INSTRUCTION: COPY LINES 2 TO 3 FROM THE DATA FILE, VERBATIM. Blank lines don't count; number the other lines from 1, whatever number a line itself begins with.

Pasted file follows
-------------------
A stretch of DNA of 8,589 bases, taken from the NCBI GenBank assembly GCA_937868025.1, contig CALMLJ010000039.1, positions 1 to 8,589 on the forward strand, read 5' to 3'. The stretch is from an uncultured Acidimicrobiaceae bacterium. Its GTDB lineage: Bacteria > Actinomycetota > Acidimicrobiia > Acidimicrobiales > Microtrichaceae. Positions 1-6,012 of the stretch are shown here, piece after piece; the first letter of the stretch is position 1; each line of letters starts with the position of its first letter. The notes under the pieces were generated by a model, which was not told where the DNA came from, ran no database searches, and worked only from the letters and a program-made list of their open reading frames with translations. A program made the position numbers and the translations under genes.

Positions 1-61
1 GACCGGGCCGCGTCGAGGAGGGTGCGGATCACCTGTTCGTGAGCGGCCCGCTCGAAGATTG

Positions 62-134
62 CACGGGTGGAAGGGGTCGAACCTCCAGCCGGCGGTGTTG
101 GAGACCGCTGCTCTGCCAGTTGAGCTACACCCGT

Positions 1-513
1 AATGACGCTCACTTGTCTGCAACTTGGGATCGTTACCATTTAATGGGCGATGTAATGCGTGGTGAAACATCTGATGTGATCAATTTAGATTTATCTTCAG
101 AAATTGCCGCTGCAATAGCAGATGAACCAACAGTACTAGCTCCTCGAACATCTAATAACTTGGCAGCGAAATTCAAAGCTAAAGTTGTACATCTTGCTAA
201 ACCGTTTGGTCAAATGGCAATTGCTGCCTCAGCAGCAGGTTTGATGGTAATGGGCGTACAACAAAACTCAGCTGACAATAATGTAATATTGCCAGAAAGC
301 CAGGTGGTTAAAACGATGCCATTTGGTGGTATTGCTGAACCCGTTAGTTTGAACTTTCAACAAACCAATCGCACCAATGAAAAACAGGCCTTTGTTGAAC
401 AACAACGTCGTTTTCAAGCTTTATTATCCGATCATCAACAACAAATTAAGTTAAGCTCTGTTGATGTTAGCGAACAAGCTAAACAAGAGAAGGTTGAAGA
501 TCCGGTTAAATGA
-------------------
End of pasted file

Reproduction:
Positions 1-61
1 GACCGGGCCGCGTCGAGGAGGGTGCGGATCACCTGTTCGTGAGCGGCCCGCTCGAAGATTG